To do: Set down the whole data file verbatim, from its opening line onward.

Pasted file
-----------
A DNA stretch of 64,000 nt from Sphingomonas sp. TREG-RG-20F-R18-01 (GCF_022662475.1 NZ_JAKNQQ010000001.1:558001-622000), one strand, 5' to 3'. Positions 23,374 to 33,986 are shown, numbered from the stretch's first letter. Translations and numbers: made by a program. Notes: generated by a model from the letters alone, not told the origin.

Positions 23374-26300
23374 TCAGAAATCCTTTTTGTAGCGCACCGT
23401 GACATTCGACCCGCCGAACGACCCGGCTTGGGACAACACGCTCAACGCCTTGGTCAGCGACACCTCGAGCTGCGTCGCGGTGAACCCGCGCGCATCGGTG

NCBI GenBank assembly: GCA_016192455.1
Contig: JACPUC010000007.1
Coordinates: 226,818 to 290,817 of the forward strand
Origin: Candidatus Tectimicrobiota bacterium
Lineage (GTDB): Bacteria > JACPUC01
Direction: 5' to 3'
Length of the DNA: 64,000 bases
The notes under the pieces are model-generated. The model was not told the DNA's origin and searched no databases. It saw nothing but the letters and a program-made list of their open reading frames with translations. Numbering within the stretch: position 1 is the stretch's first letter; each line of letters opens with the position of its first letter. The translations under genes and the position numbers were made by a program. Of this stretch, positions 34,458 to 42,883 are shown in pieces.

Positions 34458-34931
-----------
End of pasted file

A DNA stretch of 64,000 nt from Sphingomonas sp. TREG-RG-20F-R18-01 (GCF_022662475.1 NZ_JAKNQQ010000001.1:558001-622000), one strand, 5' to 3'. Positions 23,374 to 33,986 are shown, numbered from the stretch's first letter. Translations and numbers: made by a program. Notes: generated by a model from the letters alone, not told the origin.

Positions 23374-26300
23374 TCAGAAATCCTTTTTGTAGCGCACCGT
23401 GACATTCGACCCGCCGAACGACCCGGCTTGGGACAACACGCTCAACGCCTTGGTCAGCGACACCTCGAGCTGCGTCGCGGTGAACCCGCGCGCATCGGTG

NCBI GenBank assembly: GCA_016192455.1
Contig: JACPUC010000007.1
Coordinates: 226,818 to 290,817 of the forward strand
Origin: Candidatus Tectimicrobiota bacterium
Lineage (GTDB): Bacteria > JACPUC01
Direction: 5' to 3'
Length of the DNA: 64,000 bases
The notes under the pieces are model-generated. The model was not told the DNA's origin and searched no databases. It saw nothing but the letters and a program-made list of their open reading frames with translations. Numbering within the stretch: position 1 is the stretch's first letter; each line of letters opens with the position of its first letter. The translations under genes and the position numbers were made by a program. Of this stretch, positions 34,458 to 42,883 are shown in pieces.

Positions 34458-34931